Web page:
I think that's the reason why Stan promoted himself as much as he did. I think the degree of input that he had in the creation of Marvel's characters was of secondary importance to promoting himself and by extension Marvel, at least in Stan's mind. Yes, Stan was indeed a shrewd businessman. I'm reminded of what a producer of the original Star Trek TV series once said in an interview : "we didn't set out to create a legendary space drama which exemplified the bright future of humanity- we were just trying to make a buck!"

- Mike 'wishes his workplace was like the Bullpen' from Trinidad & Tobago.

Fred W. Hill said...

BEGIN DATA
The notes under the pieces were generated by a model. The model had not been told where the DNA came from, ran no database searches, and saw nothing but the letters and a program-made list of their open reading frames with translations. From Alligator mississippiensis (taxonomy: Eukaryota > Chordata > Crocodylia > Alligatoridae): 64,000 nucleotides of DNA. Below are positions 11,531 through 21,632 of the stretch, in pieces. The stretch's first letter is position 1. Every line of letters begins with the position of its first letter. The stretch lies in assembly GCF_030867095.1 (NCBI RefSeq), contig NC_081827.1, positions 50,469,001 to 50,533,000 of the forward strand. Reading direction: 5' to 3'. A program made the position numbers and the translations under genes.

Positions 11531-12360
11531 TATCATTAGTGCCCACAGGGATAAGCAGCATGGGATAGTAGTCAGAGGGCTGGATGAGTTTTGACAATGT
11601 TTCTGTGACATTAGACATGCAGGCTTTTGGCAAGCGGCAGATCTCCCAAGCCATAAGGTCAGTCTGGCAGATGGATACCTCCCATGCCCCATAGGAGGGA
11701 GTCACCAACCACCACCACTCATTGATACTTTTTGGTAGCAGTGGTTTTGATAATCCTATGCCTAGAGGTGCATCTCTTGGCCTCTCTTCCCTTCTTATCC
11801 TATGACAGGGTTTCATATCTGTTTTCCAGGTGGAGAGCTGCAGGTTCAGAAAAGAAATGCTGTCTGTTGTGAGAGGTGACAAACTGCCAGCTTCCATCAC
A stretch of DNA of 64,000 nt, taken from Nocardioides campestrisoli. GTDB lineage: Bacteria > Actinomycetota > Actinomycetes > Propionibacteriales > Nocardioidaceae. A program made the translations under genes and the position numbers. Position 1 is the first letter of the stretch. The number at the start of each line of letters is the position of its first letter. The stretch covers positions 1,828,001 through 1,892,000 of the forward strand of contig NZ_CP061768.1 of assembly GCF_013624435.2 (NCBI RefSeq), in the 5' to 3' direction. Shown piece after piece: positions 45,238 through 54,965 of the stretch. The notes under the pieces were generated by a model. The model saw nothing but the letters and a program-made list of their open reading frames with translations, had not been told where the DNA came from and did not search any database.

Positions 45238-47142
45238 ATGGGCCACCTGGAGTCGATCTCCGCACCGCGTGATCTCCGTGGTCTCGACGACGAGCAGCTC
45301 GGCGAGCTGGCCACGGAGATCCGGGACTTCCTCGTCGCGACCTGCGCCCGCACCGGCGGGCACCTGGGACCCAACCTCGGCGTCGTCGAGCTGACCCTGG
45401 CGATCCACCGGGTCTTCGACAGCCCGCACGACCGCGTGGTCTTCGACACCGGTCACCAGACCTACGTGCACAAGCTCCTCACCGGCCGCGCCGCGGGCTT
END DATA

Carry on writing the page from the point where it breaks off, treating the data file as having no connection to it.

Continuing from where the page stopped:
Eventually I'll have to get this book, although right now I have so many other books to finish or start! Anyhow, in my freshman year at high school, given an assignment to write about who I most admired, I picked Stan Lee because I so bought into his persona and although he had stopped writing comics years before, there were still all those reprints I was latching onto as much as the new stuff. As a more knowledgable adult, I no longer admire Stan so much, although still recognizing the significance of his contributions to Marvel's Silver Age. Funny that Stan became famous for writing superheroes with feet of clay and it turns out he had enormous feet of clay himself. Still, none of that takes away from the enjoyment I feel when reading many of my favorite Marvel comics from both the Silver & Bronze ages. Also, personally, I much preferred the writing of the "anti-establishment" Bronze Age writers, even back when I had no idea what that term meant. I just liked the wild & crazy elements of the writings of the likes of Gerber & Englehart and that their stories weren't just inane fight fests & often had an interesting point of view.